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Cofactor Regeneration, Electrochemical

Introduction

Enzymes are highly specific and selective, especially for enantio- or regio-selective introduction of functional groups. Therefore, isolated enzymes such as alcohol dehydrogenases or P450 monooxygenases become more and more important for industrial production or sensor application. These enzymes can be used for the production of building blocks for synthesis of fine chemicals and important pharmaceuticals. Many of the applicable enzymes are known to be cofactor dependent. Cofactors are low-molecular compounds, which are responsible for the transfer of hydrogen, electrons, or functional groups in enzyme-catalyzed reactions [1]. Important cofactors are adenosine-5′-triphosphate (ATP), flavin adenine dinucleotide (FAD), coenzyme A (CoA), pyrroloquinoline quinone (PQQ), and nicotinamide cofactors (nicotinamide adenine dinucleotide phosphate (NADPH) and nicotinamide adenine dinucleotide (NADH)) (see Fig. 1).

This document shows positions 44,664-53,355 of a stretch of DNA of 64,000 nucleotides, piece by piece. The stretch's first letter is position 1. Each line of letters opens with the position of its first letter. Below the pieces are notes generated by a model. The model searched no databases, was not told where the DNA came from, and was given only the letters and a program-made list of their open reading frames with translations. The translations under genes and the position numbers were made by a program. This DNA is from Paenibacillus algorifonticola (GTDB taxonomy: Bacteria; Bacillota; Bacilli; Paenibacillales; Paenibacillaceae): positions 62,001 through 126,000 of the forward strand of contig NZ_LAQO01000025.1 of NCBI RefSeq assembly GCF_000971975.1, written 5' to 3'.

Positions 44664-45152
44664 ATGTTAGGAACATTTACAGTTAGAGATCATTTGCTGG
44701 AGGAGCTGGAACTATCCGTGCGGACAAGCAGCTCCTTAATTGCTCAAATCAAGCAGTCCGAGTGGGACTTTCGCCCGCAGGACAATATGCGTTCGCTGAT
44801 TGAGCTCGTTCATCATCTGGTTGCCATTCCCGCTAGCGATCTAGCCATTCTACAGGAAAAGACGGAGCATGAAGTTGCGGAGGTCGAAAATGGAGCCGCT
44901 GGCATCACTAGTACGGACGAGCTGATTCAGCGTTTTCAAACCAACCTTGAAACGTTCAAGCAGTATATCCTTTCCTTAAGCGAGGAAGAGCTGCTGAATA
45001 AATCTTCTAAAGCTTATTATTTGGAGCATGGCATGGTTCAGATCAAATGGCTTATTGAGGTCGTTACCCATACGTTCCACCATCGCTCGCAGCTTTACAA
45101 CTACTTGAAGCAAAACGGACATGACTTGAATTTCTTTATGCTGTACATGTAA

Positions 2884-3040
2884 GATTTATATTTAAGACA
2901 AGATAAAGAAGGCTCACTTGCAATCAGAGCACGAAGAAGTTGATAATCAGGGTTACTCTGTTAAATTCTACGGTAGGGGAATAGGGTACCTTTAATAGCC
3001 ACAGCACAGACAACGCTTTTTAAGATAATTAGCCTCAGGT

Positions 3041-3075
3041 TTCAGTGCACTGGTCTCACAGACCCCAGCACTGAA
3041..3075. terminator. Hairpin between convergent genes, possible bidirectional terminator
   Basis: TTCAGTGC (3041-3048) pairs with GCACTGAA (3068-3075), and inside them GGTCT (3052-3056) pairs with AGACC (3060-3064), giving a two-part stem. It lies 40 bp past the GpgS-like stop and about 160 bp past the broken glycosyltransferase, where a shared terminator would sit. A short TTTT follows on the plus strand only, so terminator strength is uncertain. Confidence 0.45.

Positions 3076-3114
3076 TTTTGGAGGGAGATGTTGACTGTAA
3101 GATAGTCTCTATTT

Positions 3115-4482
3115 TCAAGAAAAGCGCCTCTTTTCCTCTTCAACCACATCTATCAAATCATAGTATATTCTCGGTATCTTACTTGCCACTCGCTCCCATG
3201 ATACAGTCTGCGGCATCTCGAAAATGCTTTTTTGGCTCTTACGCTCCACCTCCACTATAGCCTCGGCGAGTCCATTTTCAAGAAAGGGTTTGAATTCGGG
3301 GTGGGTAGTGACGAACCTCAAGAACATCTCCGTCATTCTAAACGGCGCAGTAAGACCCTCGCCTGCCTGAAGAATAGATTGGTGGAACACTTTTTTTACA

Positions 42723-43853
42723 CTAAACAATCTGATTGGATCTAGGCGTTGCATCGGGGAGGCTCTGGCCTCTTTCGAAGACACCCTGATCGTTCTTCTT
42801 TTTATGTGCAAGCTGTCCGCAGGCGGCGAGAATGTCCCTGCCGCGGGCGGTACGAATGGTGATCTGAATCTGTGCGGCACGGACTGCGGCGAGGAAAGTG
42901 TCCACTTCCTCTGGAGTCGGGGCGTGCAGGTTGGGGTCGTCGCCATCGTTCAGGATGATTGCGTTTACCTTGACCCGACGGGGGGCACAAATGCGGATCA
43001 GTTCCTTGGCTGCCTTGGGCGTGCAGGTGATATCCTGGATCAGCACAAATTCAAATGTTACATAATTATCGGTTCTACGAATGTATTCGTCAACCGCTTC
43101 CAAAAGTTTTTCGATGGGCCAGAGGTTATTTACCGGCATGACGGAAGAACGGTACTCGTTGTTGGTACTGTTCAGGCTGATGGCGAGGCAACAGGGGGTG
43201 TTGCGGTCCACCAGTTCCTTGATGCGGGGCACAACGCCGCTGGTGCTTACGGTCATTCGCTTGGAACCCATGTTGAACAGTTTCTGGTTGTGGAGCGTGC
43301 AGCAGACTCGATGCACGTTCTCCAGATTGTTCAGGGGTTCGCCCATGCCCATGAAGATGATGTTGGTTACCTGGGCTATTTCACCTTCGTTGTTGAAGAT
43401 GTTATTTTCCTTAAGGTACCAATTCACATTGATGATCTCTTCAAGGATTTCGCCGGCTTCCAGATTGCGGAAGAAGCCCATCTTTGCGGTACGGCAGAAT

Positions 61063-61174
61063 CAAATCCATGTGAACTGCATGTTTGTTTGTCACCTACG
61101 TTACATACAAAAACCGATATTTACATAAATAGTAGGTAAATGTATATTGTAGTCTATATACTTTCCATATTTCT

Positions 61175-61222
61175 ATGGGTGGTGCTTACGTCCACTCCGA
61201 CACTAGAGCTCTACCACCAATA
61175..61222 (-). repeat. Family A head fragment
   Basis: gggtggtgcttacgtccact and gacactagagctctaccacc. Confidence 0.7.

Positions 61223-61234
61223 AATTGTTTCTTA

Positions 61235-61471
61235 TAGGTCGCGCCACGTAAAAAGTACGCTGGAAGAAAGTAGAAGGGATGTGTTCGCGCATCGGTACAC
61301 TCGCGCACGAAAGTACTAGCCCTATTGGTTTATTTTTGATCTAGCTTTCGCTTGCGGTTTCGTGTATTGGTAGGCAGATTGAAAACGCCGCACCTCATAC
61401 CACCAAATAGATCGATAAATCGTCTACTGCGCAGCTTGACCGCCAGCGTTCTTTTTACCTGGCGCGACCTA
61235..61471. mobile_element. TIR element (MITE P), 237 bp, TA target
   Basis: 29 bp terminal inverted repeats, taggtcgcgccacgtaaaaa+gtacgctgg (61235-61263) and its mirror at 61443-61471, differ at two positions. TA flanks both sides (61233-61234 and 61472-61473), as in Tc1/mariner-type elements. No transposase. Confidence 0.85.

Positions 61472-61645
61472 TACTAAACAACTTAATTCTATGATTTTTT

Cofactor Regeneration, Electrochemical, Fig. 1
figure 346

Structure and redox...

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Cofactor Regeneration, Electrochemical, Fig. 1
Cofactor Regeneration, Electrochemical, Fig. 2
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Cofactor Regeneration, Electrochemical, Fig. 6

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Holtmann, D., Kochius, S. (2014). Cofactor Regeneration, Electrochemical. In: Kreysa, G., Ota, Ki., Savinell, R.F. (eds) Encyclopedia of Applied Electrochemistry. Springer, New York, NY. https://doi.org/10.1007/978-1-4419-6996-5_255

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